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From the first notes of Latin Fire, it's clear that the title is accurate. These days the words "Latin fire" are way over-used, applied to anything with an Afro-Cuban beat and exotic percussion. But much of it is too soggy to catch fire. Mauleón's music, in contrast, has that special snap and passion that signals the best of Latin musicas well as the best of music in general, now that I think of it.
All the selections were written and arranged by Mauleón (English translations are provided for her lyrics). An accomplished pianist, vocalist and composer as well as leader, arranger, and teacher, she's clearly a master of the genre (there are 25 years of credits on her web site ), but also enjoys expanding its boundaries. For example, the track ("Cuba Hermosa") that follows the blazing opener, "Batamambo," could be filed under soul, complete with sexy, Luther-like undercurrents. Then things re-ignite with "Fuego" ("Fire"), featuring Bill Ortiz's searing trumpet, a consistent joy throughout. In "CuBrazil," the wordless vocals and piano comp are reminiscent of Tania Maria, although Mauleón's voice is sweeter, and the closing DJ mix would help whip a party to its height.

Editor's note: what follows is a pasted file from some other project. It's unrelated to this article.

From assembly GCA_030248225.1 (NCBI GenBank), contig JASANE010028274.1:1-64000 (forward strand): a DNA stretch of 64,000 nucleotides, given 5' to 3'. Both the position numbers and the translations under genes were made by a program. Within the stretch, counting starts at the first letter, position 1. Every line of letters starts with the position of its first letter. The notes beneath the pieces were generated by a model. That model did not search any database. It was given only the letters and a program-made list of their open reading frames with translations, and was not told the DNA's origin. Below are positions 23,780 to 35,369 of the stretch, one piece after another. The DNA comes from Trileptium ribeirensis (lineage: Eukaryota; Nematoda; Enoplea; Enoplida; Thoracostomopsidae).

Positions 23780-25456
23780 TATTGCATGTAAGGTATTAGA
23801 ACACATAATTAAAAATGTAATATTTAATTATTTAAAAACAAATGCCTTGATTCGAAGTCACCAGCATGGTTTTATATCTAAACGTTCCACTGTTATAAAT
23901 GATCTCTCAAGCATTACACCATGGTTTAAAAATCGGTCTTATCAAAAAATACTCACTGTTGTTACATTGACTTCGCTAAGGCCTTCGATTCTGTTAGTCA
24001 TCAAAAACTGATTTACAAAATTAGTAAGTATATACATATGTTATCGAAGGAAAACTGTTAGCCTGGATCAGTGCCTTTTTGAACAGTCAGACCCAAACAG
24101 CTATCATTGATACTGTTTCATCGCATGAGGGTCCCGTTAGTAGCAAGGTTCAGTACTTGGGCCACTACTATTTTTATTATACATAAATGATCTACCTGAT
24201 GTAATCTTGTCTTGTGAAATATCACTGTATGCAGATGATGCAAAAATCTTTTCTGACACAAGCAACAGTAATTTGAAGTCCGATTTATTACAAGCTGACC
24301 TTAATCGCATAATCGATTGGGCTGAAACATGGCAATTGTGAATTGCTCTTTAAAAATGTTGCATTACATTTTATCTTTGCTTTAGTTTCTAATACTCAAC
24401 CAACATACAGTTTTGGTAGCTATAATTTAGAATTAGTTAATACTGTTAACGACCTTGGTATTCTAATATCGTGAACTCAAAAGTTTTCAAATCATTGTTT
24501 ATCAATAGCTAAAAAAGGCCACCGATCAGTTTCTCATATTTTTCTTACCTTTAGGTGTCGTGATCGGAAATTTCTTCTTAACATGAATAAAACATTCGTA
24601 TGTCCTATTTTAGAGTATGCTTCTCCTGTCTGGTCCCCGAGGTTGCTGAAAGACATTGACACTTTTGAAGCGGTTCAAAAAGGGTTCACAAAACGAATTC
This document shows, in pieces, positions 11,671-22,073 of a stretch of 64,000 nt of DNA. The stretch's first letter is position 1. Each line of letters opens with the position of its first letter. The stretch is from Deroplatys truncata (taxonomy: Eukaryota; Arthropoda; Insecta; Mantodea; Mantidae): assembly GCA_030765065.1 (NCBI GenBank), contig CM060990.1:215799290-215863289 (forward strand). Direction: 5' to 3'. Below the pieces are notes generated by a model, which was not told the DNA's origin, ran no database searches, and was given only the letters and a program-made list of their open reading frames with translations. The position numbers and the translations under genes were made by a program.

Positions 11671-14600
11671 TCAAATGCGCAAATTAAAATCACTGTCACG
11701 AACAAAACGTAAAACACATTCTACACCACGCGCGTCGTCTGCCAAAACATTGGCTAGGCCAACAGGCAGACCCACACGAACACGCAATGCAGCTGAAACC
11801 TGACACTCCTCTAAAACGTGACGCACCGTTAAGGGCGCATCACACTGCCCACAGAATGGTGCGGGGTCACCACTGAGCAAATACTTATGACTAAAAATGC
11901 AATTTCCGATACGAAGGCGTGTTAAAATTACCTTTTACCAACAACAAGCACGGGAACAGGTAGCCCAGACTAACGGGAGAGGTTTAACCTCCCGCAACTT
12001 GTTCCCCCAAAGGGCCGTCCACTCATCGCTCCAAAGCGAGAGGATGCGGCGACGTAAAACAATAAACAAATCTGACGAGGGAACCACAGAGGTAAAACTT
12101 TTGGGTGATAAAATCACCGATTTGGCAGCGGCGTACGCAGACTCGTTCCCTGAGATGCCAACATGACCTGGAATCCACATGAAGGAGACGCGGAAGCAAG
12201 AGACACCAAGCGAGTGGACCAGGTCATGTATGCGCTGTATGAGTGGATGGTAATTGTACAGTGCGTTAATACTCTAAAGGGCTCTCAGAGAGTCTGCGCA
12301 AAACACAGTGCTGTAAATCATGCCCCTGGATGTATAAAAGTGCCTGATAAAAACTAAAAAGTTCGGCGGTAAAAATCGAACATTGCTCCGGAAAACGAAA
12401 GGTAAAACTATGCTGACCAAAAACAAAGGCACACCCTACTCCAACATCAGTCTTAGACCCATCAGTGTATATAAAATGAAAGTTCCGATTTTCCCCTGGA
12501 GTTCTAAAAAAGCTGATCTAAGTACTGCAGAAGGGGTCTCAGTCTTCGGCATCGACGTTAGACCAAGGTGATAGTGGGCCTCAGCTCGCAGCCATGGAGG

Each tune has a point to make: most are evocative celebrations of a particular musical/dance style (rumba, conga, Caribbean rhythm) and/or a place (Cuba, Puerto Rico). Two tracks"La Ventana" (The Window) and "Pa'Lante" (Onward)are about opening minds and social themes, but nothing is heavy-handed, and the music is always engaging. Mauleón's band is crisp and first-rate, and its journey transcends national and musical borders. Latin Fire is an intriguing and mood-enhancing CD.
Track Listing: Batamambo, Cuba Hermosa, Fuego, A La Rumba, Te Canto Puerto Rico, Ritmo Caribeno, Ven Conmigo, La Ventana, CuBrazil, Pa'Lante, La Ventana (DJ mix)
I love jazz because I enjoy the freedom.
I was first exposed to jazz when I was 17.
I met Cedar Walton at a concert in San Paulo.
The best show I ever attended was Helio Jambao trio.
The first jazz record I bought was Witchcraft by George Benson.
My advice to new listeners is listen to the old school first.